Comfort Me With Apples / Catherynne M. Valente

Mild spoiler alert: as a former Catholic schoolboy, I am disappointed in myself with how long it took me to pick up on what this novella was doing. It’s fine, just so, so short.

Trick ‘r Treat / Mark Andreyko

Trick ‘r Treat is my favorite Halloween movie, and this graphic novel adaptation was a fun way to experience the story again this year. Its four sections were illustrated by different artists, adding a lot of delicious flair to the familiar proceedings.

Trick ‘r Treat: Days of the Dead / Michael Dougherty

This graphic novel expands the mythology of the Trick ‘r Treat universe, telling the origins and history of Sam, the spirit of Halloween. This was so much fun, and these are two graphic novels I will definitely be revisiting over the years.

Blackwater / Jeannette Arroyo and Ren Graham

This was fine, a little bit of Heartstopper mixed with Teen Wolf. However, a larger problem that was illustrated to me this month is that there are a lot of mediocre webcomics-published-as-books out there.

The Good House / Tananarive Due

Tananarive Due has appeared as a talking head in so many horror documentaries over the years, it’s hard to believe that this was the first book I’ve read of hers. It’s a horror novel and generational family saga reminiscent of Stephen King, though with a much better ending than he can manage to pull off (love you Kingsy!) It’s a sweeping novel, brilliantly structured, with a story unlike any I’ve ever read.

The Weight of Blood / Tiffany D. Jackson

I’ve really enjoyed each of Jackson’s young adult novels, and her recent foray into horror has been especially fun. This retelling of Stephen King’s Carrie follows that plotline closely, but by recontextualizing the story, Jackson is able to breathe new life into it.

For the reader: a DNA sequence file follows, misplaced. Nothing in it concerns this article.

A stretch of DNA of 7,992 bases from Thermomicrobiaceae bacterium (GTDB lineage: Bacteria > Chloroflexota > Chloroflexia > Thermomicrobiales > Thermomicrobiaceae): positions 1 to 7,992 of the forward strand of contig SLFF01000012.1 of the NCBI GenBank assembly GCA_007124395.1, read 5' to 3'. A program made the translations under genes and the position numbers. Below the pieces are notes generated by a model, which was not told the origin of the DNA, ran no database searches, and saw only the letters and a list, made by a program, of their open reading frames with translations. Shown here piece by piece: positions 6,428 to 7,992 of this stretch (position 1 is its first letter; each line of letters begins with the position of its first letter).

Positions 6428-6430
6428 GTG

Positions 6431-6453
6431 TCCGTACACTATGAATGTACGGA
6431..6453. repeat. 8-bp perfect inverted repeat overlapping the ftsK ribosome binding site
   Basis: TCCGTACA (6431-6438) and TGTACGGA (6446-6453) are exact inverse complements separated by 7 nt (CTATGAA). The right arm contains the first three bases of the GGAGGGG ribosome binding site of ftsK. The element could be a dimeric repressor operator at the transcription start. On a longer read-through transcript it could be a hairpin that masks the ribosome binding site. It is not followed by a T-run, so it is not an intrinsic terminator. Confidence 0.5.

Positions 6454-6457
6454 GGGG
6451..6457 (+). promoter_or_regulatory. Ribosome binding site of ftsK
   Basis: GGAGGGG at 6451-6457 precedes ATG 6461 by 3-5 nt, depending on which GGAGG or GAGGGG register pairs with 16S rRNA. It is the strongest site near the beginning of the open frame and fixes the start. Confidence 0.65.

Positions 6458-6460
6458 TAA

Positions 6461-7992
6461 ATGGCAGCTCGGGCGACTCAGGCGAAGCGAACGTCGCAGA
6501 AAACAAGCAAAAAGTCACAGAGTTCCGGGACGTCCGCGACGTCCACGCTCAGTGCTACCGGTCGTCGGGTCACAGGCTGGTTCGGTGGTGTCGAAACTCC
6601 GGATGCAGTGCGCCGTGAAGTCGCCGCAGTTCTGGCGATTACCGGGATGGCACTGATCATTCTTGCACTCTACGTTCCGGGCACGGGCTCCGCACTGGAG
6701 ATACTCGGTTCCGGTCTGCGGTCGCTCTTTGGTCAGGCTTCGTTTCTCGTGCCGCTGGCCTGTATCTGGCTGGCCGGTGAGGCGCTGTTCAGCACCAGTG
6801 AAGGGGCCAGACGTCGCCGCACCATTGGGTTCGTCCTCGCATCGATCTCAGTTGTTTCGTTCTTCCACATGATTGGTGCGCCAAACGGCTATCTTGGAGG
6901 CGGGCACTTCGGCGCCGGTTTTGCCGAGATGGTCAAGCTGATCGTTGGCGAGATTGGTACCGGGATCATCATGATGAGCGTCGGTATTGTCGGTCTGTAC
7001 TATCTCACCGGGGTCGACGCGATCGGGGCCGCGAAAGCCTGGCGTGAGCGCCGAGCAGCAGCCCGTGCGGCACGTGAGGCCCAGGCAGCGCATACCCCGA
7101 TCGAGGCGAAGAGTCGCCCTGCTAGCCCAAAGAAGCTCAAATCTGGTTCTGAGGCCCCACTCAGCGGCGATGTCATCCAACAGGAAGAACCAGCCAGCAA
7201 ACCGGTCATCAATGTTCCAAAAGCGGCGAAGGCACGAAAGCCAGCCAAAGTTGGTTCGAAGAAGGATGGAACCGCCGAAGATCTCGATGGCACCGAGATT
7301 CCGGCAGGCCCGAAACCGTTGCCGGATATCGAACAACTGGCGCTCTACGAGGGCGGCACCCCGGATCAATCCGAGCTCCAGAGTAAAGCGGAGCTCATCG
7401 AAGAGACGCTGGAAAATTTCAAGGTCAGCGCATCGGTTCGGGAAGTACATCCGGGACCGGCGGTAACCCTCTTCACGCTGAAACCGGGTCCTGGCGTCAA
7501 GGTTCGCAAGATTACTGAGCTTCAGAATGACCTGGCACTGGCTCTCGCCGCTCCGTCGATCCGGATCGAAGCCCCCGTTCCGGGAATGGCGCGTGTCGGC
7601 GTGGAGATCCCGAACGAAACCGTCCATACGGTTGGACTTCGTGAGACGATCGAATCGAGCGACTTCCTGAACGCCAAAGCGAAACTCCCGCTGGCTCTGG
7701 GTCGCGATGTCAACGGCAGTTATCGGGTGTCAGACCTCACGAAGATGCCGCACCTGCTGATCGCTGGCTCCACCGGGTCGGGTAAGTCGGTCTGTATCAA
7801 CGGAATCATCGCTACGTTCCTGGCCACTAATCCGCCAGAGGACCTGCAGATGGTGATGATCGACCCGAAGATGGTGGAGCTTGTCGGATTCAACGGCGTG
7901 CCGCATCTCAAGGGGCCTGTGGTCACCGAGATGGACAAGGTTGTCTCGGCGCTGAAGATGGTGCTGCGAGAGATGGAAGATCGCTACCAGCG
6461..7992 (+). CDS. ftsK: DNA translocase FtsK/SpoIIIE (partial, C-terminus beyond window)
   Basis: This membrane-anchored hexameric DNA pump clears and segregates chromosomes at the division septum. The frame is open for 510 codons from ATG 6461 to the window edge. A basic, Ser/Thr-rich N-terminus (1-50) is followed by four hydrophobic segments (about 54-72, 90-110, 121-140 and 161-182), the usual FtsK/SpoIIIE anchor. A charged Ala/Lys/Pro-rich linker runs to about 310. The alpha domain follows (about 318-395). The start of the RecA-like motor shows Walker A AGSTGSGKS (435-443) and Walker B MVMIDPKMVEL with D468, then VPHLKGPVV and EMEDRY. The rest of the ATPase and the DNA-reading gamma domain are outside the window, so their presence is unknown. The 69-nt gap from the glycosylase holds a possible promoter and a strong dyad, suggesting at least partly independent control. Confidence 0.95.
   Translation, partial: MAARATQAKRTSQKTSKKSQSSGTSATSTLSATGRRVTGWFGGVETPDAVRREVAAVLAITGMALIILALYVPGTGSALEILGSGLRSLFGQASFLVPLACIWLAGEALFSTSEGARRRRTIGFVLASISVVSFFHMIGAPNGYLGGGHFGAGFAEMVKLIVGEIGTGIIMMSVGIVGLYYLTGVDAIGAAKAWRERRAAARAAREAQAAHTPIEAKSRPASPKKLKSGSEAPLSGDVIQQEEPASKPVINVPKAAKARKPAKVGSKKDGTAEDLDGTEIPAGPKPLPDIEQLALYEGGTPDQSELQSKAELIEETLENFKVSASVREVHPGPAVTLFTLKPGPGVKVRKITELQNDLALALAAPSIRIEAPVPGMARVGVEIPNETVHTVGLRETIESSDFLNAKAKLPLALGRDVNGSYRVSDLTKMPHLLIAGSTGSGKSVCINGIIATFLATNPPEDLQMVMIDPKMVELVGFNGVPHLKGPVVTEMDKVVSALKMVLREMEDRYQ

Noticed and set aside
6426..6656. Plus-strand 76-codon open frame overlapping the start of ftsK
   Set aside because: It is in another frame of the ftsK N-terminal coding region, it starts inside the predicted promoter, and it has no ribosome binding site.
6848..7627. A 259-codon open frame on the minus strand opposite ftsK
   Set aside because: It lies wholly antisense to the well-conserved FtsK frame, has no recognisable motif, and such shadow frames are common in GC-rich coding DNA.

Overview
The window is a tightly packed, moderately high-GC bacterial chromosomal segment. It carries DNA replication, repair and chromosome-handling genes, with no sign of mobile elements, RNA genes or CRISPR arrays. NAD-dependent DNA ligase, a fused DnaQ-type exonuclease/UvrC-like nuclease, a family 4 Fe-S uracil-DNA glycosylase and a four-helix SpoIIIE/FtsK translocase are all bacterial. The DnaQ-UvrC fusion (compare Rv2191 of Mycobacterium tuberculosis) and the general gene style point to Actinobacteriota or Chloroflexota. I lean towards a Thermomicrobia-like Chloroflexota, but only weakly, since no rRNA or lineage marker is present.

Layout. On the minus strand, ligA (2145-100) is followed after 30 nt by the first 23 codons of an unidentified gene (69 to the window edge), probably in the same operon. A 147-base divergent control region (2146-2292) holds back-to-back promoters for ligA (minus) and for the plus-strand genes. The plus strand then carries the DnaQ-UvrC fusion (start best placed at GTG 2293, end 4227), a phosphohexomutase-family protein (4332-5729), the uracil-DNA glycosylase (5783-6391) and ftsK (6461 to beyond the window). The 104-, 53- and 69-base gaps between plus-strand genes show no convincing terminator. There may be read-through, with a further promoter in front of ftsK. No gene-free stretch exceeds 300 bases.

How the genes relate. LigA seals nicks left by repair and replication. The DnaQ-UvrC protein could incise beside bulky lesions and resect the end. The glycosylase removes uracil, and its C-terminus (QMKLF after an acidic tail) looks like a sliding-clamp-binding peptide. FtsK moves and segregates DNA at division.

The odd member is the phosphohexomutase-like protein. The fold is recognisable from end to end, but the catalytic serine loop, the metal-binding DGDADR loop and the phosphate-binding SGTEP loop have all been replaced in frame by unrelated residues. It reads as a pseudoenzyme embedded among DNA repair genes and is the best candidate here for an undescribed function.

The Return / Rachel Harrison

Back with a little more Rachel Harrison, and this time it’s her debut, a novel about a group of friends reuniting when their other friend returns after two years of being missing – and she is not quite the same anymore. A pitch black comedy about the lengths that old friends will go to not acknowledge that things have changed between them.

Uzumaki / Junji Ito

Junji Ito has had a cult following that has transcended the manga world, and Uzumaki is his twisted-as-hell masterpiece. I haven’t read much manga so I’m not sure if this is common, but everything felt so episodic, like interconnected short stories rather than an overarching story. Either way, this was rad.

The Art of Prophecy / Wesley Chu

Ah, yes. I did read this book, didn’t I? Interesting. Great cover! I’m sure it also included characters and a plot. I’m sure it had a beginning, a middle, and an end. Maybe it didn’t have an end? We may never know.

Not All Diamonds and Rosé / Dave Quinn

Who among us does not like gossip? This book is filled with hot gossip as told by the various cast members of the Real Housewives franchises. I loved it.

Open Veins of Latin America / Eduardo Galeano

To go from Housewives to the colonization, pillaging, and modern underdevelopment of Latin American countries, I contain multitudes. This book is THE classic for a reason, it is comprehensive and still as enraging today as it was in 1971.

Kids These Days / Malcolm Harris

I love Malcolm Harris as a Twitter presence, but ultimately I don’t think I needed to read this overview of the Millennial generation because it was, as they say, preaching to the choir. However, for Boomers and Gen Xers, maybe give it a read if you want to understand the world that Millennials have grown up in.